Egyptologist one step closer to finding Queen Nefertiti A policeman takes a selfie at the Amenhotep II tomb in the Valley of the Kings in Luxor, Egypt, Tuesday, Sept. 29, 2015. Egypt's antiquities minister says King Tut's tomb may contain hidden chambers, lending support to a British Egyptologist's theory that a queen may be buried in the walls of the 3,300 year-old pharaonic mausoleum. (AP Photo/Nariman El-Mofty)
Egyptologist one step closer to finding Queen Nefertiti
Lexile

The search for ancient Egypt's Queen Nefertiti in an alleged hidden chamber in King Tut's tomb has gained momentum. Egypt's antiquities minister said he is more convinced a queen's tomb may lay hidden behind King Tutankhamun's final resting place.
 
While touring the burial sites of Tutankhamun and other pharaohs in Luxor's famed Valley of the Kings with British Egyptologist Nicholas Reeves, Minister Mamdouh el-Damaty said he thinks King Tut's 3,300-year-old pharaonic mausoleum probably contains at least one hidden chamber.
 
Reeves theorized that Tutankhamun, popularly known as King Tut, who died at the age of 19, might have been rushed into an outer chamber of what was originally Nefertiti's tomb.
 
"I agree with him that there's probably something behind the walls," el-Damaty said. But he said if anyone is buried there, it is likely Kia, believed by some Egyptologists to be King Tut's mother.
 
High-resolution images of King Tut's tomb "revealed several very interesting features which look not at all natural, features like very, very straight lines which are 90 degrees to the ground, positioned so as to correspond with other features within the tomb," Reeves said Sept. 29 during the visit.
 
These features would have been difficult to capture with the naked eye, he said.
 
Reeves said the walls could conceal two unexplored doorways, one of which perhaps leads to Nefertiti's tomb. He also argues that the design of the tomb suggests it was built for a queen, rather than a king.
 
El-Damaty said he will seek final approval for a radar inspection of the tomb.
 
Nefertiti, famed for her beauty and who was the subject of a famous 3,300-year-old bust, was the primary wife of the Pharaoh Akhenaten, who tried and failed to switch Egypt to an early form of monotheism. That is the belief that there is only one God.  Akhenaten was succeeded by a pharaoh referred to as Smenkhare and then Tut, who is widely believed to have been Akhenaten's son.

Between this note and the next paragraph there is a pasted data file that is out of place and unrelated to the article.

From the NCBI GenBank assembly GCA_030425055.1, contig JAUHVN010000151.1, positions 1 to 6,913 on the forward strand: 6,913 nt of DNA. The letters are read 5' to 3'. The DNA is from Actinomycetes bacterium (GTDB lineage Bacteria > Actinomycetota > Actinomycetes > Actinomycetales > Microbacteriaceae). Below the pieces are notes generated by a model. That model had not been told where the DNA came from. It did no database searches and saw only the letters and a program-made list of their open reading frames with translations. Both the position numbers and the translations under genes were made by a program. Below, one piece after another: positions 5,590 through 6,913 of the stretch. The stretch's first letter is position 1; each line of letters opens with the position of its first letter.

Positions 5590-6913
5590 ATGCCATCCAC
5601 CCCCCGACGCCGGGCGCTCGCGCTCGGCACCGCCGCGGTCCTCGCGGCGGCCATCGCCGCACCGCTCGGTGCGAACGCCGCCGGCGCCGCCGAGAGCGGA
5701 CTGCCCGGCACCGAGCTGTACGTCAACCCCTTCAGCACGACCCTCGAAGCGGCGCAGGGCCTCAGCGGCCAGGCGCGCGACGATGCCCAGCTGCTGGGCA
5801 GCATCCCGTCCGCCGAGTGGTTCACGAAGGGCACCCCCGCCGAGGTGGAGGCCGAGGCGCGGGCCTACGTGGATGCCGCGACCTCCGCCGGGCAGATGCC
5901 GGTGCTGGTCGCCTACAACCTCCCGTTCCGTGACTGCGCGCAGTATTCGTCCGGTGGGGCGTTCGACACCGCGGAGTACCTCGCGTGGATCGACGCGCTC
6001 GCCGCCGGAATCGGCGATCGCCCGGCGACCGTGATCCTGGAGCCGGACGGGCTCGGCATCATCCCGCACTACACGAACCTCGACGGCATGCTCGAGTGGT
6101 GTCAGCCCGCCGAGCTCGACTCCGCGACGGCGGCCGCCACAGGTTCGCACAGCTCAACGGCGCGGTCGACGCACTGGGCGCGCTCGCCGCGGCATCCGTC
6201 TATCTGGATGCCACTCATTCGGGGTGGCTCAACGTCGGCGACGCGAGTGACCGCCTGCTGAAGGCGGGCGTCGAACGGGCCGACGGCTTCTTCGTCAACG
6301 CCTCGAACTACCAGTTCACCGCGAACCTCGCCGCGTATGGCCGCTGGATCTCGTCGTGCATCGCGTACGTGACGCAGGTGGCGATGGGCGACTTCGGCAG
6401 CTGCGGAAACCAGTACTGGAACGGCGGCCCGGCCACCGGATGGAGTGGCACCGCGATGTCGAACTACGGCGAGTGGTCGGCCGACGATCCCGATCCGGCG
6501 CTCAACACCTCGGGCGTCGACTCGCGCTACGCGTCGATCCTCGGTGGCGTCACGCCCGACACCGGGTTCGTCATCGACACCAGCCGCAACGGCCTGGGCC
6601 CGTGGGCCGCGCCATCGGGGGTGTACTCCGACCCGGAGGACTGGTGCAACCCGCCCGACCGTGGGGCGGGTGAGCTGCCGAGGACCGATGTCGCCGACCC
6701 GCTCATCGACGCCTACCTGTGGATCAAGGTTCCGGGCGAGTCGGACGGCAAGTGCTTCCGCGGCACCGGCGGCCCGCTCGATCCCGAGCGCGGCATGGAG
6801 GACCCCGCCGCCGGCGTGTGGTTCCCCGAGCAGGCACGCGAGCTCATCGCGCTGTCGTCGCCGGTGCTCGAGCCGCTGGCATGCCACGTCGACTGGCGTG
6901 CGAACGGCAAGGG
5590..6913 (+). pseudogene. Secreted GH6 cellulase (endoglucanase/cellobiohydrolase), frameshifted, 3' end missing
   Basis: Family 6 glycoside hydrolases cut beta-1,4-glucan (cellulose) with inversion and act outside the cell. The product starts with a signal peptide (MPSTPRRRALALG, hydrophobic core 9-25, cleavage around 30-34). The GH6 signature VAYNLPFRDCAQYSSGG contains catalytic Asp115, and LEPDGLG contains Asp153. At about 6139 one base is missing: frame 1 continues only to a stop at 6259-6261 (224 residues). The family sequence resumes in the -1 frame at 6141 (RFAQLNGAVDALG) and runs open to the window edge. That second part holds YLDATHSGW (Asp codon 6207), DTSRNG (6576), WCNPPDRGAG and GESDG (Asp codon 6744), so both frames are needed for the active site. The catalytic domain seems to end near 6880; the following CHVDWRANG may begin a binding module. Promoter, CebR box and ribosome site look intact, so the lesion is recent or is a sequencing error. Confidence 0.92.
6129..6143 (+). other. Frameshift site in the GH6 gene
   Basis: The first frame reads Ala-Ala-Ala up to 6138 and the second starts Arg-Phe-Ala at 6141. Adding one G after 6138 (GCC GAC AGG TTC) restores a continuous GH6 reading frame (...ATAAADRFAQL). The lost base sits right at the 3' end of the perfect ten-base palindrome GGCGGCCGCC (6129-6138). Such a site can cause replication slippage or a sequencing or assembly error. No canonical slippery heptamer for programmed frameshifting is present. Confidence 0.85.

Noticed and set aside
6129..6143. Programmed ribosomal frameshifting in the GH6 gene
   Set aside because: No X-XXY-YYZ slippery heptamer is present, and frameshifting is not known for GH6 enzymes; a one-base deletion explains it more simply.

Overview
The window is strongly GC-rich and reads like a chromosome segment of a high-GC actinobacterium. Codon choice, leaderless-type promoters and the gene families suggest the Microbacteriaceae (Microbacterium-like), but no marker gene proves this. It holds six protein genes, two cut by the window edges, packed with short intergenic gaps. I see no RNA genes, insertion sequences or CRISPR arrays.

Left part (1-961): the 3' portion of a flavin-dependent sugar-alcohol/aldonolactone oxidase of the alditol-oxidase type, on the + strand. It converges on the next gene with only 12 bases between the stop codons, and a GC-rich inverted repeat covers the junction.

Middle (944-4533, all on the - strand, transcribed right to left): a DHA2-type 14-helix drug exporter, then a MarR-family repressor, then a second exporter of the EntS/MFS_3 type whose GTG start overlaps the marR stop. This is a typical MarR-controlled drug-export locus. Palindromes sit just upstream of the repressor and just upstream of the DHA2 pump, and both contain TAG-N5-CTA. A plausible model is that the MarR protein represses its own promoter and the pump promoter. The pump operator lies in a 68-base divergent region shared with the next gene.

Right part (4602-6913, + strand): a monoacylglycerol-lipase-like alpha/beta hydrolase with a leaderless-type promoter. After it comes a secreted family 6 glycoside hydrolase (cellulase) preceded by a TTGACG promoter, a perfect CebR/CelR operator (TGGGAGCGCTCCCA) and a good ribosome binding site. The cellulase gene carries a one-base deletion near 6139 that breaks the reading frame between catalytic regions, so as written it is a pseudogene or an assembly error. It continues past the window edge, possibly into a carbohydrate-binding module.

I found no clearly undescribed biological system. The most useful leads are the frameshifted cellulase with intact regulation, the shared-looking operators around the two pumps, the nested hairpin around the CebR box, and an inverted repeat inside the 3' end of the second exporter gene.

Reeves believes that Smenkhare is actually Nefertiti.
 
"Nefertiti disappears ... according to the latest inscriptions just being found," said Reeves. "I think that Nefertiti didn't disappear, she simply changed her name."
 
After Nefertiti died, Tut buried her, and then when he died someone decided to extend the tomb, Reeves suggested. "Since Nefertiti had been buried a decade before, they remembered that tomb was there and they thought, well, perhaps we can extend it," he said.
 
The 1922 discovery of Tutankhamun's tomb, filled with artifacts, including the famed golden funeral mask, made him known the world over. It boosted interest in that era, called the Amarna period.
 
While inscriptions in tombs provide some information, they are not always helpful in clarifying a pharaoh's lineage.
 
"In the case of royal tombs they're not dealing with mortal life. They're dealing with the beyond," said Reeves, adding that writing things such as the family tree "is just irrelevant."
 
Instead, these inscriptions include things such as "spells to enable the deceased to reach the lands of the gods," said Reeves. This means Egyptologists use a number of factors to develop theories. Those lead to divisions among experts about the period.
 
"Every Egyptologist has got a different view on the Amarna period, because we have a lot of evidence to discuss but not just quite enough to make a final decision," said Reeves.
 
"If we find something extra, even one small new inscription would be a great bonus, it could change everything," said Reeves.